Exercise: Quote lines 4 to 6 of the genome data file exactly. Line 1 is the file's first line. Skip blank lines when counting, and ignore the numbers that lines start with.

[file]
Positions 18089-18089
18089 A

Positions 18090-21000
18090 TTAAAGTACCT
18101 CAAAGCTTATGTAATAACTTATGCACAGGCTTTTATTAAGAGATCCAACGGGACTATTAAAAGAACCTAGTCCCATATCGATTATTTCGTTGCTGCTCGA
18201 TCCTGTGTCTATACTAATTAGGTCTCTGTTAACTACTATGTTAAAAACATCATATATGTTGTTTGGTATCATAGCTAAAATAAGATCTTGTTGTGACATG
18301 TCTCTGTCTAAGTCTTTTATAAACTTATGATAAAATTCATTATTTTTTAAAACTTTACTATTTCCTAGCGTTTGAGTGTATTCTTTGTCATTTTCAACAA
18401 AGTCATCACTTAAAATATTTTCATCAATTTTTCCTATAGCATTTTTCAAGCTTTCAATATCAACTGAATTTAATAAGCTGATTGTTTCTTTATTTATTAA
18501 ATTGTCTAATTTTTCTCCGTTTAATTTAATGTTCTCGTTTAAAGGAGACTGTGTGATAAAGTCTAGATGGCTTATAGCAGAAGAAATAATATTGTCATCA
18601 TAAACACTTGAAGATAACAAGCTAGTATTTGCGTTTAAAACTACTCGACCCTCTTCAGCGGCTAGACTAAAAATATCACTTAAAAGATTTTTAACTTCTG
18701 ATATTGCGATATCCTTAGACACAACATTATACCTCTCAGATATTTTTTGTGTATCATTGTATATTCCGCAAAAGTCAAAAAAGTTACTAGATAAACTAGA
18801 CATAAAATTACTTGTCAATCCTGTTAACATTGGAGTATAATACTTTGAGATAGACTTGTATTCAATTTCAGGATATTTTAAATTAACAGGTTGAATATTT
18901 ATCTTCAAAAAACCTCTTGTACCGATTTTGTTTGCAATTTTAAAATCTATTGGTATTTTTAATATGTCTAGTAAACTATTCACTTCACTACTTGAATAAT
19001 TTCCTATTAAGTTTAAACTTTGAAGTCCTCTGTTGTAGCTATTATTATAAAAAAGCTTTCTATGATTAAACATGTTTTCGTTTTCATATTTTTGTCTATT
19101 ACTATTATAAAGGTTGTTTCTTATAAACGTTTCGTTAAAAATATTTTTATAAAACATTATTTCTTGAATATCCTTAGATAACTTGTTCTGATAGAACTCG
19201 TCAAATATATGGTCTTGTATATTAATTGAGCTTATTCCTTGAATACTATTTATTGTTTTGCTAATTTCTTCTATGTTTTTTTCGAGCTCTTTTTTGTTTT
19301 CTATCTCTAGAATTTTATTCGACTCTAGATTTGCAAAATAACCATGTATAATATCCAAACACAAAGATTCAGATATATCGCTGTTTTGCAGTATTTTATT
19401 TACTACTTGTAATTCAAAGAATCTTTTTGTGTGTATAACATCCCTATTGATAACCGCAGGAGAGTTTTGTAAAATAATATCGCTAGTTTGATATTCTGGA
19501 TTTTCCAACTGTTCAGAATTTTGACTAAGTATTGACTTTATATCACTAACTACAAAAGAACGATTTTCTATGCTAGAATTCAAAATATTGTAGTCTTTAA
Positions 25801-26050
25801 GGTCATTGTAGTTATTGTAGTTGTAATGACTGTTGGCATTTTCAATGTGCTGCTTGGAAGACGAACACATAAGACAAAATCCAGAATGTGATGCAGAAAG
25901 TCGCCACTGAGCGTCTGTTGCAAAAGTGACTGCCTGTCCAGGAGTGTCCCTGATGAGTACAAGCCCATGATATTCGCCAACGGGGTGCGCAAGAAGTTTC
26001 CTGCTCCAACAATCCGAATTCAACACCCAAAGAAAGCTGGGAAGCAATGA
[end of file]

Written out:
18090 TTAAAGTACCT
18101 CAAAGCTTATGTAATAACTTATGCACAGGCTTTTATTAAGAGATCCAACGGGACTATTAAAAGAACCTAGTCCCATATCGATTATTTCGTTGCTGCTCGA
18201 TCCTGTGTCTATACTAATTAGGTCTCTGTTAACTACTATGTTAAAAACATCATATATGTTGTTTGGTATCATAGCTAAAATAAGATCTTGTTGTGACATG